Irish whiskey was the world’s most popular type of whiskey back in the 19th century. However, a sharp decline in sales near the end of the century saw the end of many distilleries. Over the next 100 years, the number of functional distilleries dwindled from 30 to only 3. However, since the 1990s, Irish whiskey has been on a constant upswing with Jameson leading the way.
The Irish variety generally features a notably smoother finish than the Scotch, mainly due to the near omission of peat from the process. Of course, there are exceptions, such as Connemara Single Malt. In this article, we’ll take a look at what separates Irish whiskey from other types of whiskey and what are the top Irish whiskey brands out there.
Definition of the Irish Whiskey
Similar to Scotch, Irish whiskey is a regional indicator. Since January 29, 2016, its marketing and labeling is being governed by Irish authorities in accordance with the Department of Agriculture’s 2014 technical file for Irish whiskey. There are many requirements that a whiskey must fulfill to be called an Irish whiskey.
The first among them is to be distilled in either the Republic of Ireland or Northern Ireland. It has to be made using a blend of malted cereals which can, but don’t have to, contain whole grains of other types of cereals.
The whiskey can only be saccharified through the diastase of the malt. It should be yeast-fermented and distilled at less than 94.8% ABV (alcohol by volume). The whiskey has to acquire the taste and aroma from the materials used. Maturation has to be done in wooden casks (no bigger than 700 liters), the period of which is three years minimum.
Caramel coloring and water can be added, but the distillate has to keep the taste, aroma, and color it received during the process. The minimum ABV is 40%. The whiskey also has to be matured in either Northern Ireland or the Republic of Ireland.
The regulatory file also contains specific rules for single grain, single malt, single pot still, and blended whiskeys. The term “single” can only be used if the whole distillation process takes place at a single distillery.
It is prohibited to sell, market, or promote a spirit as Irish whiskey if it does not meet the requirements outlined in the regulatory file. The age statement on the bottle refers to the youngest whiskey in the blend. It is permissible to advertise the whiskey as “whisky” instead of “whiskey”.
Top 5 Irish Whiskey Options
Currently, the Republic of Ireland and Northern Ireland have 18 active distilleries, according to ABFI (Alcoholic Beverage Federation of Ireland). There are also a number of independent brands which have no distilleries of their own. Instead, they buy and market locally sourced whiskeys. Here’s a quick overview of the top 5 Irish whiskey brands.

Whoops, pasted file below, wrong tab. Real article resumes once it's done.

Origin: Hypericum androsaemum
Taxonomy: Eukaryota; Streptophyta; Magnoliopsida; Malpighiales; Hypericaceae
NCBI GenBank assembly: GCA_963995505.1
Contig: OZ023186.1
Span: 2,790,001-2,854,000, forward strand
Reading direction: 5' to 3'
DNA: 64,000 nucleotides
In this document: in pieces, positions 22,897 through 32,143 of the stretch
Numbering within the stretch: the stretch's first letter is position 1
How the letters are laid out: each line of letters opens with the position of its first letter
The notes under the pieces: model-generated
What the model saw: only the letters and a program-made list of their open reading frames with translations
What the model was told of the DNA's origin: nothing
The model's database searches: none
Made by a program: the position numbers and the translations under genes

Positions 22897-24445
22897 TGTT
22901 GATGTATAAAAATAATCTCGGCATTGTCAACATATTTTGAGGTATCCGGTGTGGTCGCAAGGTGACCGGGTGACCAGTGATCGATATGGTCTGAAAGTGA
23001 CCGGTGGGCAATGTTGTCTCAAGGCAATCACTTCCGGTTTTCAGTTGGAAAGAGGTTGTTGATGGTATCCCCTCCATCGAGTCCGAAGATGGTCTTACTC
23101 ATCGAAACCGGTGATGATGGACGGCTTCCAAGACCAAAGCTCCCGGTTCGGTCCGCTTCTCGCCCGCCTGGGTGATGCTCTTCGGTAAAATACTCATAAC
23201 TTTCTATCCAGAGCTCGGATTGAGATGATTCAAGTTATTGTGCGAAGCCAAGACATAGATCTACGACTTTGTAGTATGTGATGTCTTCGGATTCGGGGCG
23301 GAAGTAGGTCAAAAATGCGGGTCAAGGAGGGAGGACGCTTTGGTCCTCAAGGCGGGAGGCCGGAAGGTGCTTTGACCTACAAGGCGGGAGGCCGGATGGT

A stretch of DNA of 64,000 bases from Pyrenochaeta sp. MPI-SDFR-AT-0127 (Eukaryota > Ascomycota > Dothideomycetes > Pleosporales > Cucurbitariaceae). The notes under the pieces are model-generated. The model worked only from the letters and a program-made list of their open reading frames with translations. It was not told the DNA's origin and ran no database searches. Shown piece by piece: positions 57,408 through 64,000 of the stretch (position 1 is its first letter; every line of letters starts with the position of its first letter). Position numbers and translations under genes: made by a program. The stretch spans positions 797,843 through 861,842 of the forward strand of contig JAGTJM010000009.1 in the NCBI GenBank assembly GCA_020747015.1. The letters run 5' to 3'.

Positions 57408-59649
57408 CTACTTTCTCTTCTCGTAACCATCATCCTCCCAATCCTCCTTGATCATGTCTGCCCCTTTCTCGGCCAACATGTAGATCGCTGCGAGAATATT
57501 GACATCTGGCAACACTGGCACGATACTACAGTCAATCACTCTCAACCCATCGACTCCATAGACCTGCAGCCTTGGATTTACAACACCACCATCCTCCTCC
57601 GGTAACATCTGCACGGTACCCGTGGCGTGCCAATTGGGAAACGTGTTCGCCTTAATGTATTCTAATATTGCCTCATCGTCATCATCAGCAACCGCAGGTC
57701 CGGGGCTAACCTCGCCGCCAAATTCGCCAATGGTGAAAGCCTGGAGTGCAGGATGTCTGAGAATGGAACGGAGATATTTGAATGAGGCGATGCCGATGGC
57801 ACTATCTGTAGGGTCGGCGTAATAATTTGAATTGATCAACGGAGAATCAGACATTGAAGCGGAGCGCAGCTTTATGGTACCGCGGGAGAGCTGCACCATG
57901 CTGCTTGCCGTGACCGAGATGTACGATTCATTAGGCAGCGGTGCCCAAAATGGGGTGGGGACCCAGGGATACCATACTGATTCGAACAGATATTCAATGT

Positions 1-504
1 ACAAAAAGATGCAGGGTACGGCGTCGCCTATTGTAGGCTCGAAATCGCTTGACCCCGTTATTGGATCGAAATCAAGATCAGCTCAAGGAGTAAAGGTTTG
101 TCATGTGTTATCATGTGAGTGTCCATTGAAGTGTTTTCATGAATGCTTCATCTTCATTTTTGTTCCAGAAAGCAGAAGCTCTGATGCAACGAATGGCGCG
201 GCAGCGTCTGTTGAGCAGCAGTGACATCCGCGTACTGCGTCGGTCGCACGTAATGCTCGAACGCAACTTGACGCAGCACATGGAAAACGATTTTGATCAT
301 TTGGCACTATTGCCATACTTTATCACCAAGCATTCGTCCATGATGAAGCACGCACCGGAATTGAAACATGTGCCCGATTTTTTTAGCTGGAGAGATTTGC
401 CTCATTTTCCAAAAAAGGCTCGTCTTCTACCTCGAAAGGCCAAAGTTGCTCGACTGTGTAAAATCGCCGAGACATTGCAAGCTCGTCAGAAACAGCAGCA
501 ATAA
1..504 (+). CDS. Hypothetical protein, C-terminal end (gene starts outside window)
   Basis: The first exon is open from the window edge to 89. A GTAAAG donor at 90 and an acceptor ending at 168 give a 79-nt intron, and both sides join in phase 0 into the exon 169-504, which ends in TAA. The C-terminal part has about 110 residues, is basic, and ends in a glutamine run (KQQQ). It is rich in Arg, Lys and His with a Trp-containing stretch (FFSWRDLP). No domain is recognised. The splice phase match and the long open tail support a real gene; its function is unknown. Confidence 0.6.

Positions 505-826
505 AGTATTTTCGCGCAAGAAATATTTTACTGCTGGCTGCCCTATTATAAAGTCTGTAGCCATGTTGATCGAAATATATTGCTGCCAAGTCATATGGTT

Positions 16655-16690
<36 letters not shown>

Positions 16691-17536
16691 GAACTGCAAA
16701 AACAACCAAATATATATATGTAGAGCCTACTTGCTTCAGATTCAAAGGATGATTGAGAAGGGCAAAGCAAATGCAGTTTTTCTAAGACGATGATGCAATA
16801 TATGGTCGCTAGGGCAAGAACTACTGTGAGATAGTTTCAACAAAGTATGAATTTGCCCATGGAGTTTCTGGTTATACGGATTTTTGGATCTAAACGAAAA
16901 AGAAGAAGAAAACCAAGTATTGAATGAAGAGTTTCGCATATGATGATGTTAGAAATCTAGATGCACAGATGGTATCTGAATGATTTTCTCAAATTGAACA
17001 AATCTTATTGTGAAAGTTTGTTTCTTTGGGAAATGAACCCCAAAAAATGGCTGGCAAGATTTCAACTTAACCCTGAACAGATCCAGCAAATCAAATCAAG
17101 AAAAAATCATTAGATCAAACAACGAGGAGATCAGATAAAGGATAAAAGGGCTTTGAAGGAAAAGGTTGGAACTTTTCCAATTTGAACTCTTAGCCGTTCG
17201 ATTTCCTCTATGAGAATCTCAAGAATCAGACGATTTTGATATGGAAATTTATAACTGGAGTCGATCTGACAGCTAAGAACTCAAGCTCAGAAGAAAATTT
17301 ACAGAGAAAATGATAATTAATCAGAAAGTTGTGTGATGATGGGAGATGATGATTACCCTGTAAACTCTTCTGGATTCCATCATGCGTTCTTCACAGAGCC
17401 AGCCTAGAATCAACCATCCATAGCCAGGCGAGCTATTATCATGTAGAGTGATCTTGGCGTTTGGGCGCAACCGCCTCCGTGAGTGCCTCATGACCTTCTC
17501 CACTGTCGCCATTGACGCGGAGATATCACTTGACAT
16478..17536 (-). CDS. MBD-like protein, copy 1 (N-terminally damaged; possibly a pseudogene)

Connemara Single Malt
Produced by Cooley Distillery, Connemara Single Malt is one of the most recognizable Irish varieties. Uncharacteristically, it uses peat in the production process which grants it a taste more akin to Scotch whiskey. However, it remains a rather mild whiskey with an overall smooth finish and good balance. Connemara Single malt owes its popularity partly to its very limited availability.
Paddy Irish Whiskey
This is a great option for beginners and one of the smoothest Irish whiskeys (thanks to the high percentage of malt content). It has a strong, simple, and bold taste with toffee and vanilla aroma. The story of Paddy dates back to 1779 when it was introduced as Cork Distilling Company Map of Ireland Old Irish Whisky. It was renamed to Paddy in 1913.
Redbreast 12 Year Old
Redbreast 12 Year Old belongs to the single pot stilled variety and is a strong contender for the title of the best Irish whiskey. It boasts a creamy, smooth taste with a combination of fruit and sherry flavors. It is best served combined with water. Redbreast is now made by Irish Distillers, though it was originally made by Gilbey’s. It is Ireland’s best-selling single pot still blend.
Tullamore D.E.W. (Daniel E. Williams) is one of the most popular Irish whiskey brands around the world. In terms of global sales of Irish whiskeys, it is second only to Jameson. Tullamore is on the lighter side, sporting a more delicate taste than the majority of Irish blends. Vanilla and oak undertones are still present, though. Tullamore D.E.W. is made by William Grant & Sons.
Widely regarded as Ireland’s finest whiskey, Jameson is made by Irish Distillers. It is also the best-selling brand of Irish whiskey in the world. Jameson matures for at least four years in oak casks and has a smooth taste enriched by vanilla and nut flavors. The story of Jameson began back in 1780 in Dublin, though it is now made in Cork.
Irish whiskey is considered by some as the best whiskey in the world. It is renowned for its smooth taste and the notable absence of peat from the production process. Also, the rise in popularity of some of its finest blends has made Irish whiskey the fastest-growing spirit in the world in the last couple of decades.